Keywords: Microarray analysis, gene ontology, disease, cardiovascular disease, protein databases
Abstract: We describe a computer program that uses mutually orthogonal Latin squares (MOLS) to perform an efficient and exhaustive conformational search of the multi-dimensional potential energy hypersurface of an oligopeptide, and locate all its low energy conformations. The software package has been developed with a user-friendly graphical interface using the Fast Light Tool Kit (FLTK) – a cross platform C++ toolkit.
Keywords: Peptide structure prediction, mutually orthogonal Latin squares (MOLS), low energy conformations, potential energy hypersurface
Abstract: Homeostatic maintenance of mRNA levels including prompt availability of mRNAs for translation in response to changing protein demands might be partly enabled by a system of combinatorial controls involving noncoding RNA blocking agents. This article proposes a specific version of that control mechanism, namely, a double-stranded RNA folding from transcription of an intron of one gene might and leading to an agent that inhibits mRNA of a counteracting gene. Thus transcription of the first gene would…automatically repress translation of the second. On the basis of a bioinformatics search, we suggest a possible example, namely, that pro-apoptosis gene PAR4 might inhibit anti-apoptosis gene XIAP. Part of an intron from PAR4 folds to form a large, stable hairpin, and reverse complement of the hairpin stem (with ∼280 nucleotides) matches a sub-sequence of an exon in XIAP. This would be part of an efficient system to drive initiated apoptosis to its conclusion. Figuratively speaking, it replaces two control knobs with one. Since repeats, some with many thousands of copies, occur throughout the genome with complex distributions, care must be taken before asserting that the presence of any repeat in any gene is significant. Our apoptosis example involves repeats, so experimental verification is needed and planned. However, if it is found that the noncoding RNA by-product of one gene folds into a hairpin that is processed into an agent that inhibits a counteracting gene, then the same type of control unit might be found extensively among counteracting families of genes of many types.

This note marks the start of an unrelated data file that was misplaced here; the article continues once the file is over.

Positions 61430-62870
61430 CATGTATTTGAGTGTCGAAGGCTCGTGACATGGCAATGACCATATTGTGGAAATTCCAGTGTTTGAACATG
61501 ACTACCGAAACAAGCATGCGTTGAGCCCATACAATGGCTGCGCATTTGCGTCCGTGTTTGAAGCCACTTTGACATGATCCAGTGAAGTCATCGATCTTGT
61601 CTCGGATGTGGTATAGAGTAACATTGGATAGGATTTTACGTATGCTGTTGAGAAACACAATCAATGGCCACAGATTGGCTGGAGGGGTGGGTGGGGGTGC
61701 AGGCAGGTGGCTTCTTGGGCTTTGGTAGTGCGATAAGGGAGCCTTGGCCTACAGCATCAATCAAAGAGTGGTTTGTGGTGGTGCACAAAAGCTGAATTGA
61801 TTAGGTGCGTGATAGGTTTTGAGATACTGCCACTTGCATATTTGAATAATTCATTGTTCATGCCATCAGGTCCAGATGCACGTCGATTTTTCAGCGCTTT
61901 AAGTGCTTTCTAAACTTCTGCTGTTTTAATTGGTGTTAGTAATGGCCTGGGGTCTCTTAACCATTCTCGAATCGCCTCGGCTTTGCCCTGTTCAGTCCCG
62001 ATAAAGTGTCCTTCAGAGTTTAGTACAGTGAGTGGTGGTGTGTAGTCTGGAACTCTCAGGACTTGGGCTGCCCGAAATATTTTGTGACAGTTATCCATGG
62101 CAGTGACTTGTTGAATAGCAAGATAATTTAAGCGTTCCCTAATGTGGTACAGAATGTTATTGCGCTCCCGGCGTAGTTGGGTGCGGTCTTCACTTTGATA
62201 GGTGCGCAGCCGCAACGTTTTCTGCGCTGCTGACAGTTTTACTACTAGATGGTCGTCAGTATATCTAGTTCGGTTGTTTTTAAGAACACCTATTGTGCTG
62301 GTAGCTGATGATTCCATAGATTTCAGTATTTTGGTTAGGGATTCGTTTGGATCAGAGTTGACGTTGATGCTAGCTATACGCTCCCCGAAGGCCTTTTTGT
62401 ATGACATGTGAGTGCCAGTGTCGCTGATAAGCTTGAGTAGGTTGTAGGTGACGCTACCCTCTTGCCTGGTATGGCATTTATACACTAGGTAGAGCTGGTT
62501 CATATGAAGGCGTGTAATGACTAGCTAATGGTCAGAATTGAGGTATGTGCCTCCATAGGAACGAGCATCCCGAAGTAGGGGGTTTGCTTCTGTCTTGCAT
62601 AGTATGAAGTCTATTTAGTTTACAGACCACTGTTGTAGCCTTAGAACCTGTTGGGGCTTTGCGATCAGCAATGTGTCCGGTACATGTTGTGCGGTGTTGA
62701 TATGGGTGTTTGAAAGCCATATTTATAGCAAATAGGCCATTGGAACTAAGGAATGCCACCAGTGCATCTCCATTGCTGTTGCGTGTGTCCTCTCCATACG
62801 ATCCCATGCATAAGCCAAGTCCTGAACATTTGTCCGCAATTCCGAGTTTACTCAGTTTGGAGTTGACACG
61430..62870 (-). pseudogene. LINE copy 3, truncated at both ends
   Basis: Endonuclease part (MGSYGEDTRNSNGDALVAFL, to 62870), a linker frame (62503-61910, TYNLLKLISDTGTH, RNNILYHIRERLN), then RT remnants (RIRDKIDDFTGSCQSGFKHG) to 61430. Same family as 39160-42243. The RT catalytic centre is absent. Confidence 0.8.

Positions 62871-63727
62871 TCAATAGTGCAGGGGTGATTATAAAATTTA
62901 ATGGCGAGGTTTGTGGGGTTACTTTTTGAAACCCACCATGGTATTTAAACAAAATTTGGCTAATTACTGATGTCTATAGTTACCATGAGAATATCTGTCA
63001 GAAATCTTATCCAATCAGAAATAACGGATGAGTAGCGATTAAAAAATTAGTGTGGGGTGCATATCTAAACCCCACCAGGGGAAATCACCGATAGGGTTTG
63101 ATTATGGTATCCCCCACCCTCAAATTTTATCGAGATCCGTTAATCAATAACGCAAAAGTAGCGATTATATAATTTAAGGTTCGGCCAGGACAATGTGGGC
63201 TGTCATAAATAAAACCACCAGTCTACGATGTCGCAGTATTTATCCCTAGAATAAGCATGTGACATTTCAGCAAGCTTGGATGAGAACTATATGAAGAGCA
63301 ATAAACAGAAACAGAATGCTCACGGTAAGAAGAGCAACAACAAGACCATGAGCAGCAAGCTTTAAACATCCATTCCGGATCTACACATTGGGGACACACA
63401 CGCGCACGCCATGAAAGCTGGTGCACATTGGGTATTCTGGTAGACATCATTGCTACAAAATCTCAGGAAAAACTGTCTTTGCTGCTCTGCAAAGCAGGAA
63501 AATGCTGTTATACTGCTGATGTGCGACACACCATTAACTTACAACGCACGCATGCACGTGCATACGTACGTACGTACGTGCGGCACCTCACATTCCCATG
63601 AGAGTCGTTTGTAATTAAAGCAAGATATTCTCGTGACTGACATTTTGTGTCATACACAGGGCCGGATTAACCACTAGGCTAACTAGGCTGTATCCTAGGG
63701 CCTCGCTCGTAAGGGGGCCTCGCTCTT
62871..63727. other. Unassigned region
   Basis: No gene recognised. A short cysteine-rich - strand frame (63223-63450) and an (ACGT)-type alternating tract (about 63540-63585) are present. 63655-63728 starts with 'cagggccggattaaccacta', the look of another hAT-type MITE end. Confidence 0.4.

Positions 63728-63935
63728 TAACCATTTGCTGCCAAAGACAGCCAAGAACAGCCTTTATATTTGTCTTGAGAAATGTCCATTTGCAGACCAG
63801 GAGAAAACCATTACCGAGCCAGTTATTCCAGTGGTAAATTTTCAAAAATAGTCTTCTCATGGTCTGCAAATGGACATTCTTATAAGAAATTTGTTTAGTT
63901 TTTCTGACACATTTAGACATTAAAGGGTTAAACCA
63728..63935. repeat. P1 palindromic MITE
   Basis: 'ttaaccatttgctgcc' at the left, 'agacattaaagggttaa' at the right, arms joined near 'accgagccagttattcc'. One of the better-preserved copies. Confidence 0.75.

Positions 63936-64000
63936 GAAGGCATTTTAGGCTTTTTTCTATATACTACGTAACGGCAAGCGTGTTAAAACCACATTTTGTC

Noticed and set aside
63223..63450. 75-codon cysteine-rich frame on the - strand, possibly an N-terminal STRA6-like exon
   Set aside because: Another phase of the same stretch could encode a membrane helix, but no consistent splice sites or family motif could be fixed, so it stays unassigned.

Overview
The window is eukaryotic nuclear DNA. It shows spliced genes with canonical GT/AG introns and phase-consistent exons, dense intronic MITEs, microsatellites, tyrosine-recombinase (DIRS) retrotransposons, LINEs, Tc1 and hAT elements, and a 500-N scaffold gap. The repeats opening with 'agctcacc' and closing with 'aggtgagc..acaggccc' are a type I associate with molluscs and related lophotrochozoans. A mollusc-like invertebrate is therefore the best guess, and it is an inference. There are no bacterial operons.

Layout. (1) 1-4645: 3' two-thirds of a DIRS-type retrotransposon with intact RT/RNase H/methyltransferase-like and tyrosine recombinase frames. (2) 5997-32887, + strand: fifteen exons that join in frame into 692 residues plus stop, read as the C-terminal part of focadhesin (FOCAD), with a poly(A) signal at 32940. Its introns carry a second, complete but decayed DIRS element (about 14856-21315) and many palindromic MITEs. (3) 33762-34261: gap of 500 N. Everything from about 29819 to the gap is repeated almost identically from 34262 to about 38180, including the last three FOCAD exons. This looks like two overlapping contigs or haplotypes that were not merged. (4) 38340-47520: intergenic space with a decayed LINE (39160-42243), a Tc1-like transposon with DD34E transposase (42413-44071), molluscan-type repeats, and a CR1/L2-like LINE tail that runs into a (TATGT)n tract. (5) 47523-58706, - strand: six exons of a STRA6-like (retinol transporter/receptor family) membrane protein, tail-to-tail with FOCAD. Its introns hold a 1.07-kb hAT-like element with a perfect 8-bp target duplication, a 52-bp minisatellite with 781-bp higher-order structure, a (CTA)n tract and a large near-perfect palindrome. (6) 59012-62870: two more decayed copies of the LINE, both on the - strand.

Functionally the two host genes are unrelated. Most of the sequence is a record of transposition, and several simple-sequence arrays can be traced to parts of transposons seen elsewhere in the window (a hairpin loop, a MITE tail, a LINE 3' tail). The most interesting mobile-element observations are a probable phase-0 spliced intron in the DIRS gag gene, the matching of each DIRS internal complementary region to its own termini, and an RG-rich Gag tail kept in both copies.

Keywords: Counteracting genes, RNA hairpins, noncoding RNA, miRNA, Alu repeat
Abstract: CMDWave (Conserved Motif Detection using WAVElets) is a web server that predicts conserved motifs in protein sequences. A set of query protein sequences are first aligned using ClustalW to obtain equal sized sequences. CMDWave then converts the sequences into a numerical representation using electron-ion interaction potential (EIIP). This is followed by a wavelet decomposition and reconstruction. A new similarity metric along with thresholding is then used to identify conserved motifs across all the query…sequences. Users need not specify the number of motifs to be identified. For larger groups of sequences, results can be emailed to the users.
Abstract: Pathway-level visualization of omics data provides an essential means for systems biology, to capture the systematic properties of the inner activities of cells. Here we describe a web-based resource consisting of a web-application for the visualization of complex omics data onto KEGG pathways to overview all entities in the context of cellular pathways, and databases created with the software to visualize a series of microarray data. The web-application accepts transcriptome, proteome, metabolome, or the combination…of these data as input, and because of this scalability it is advantageous for the visualization of cell simulation results. The web server can be accessed at http://www.g-language.org/data/marray/.
Keywords: KEGG, pathway visualization, systems biology, microarray, transcriptome, metabolome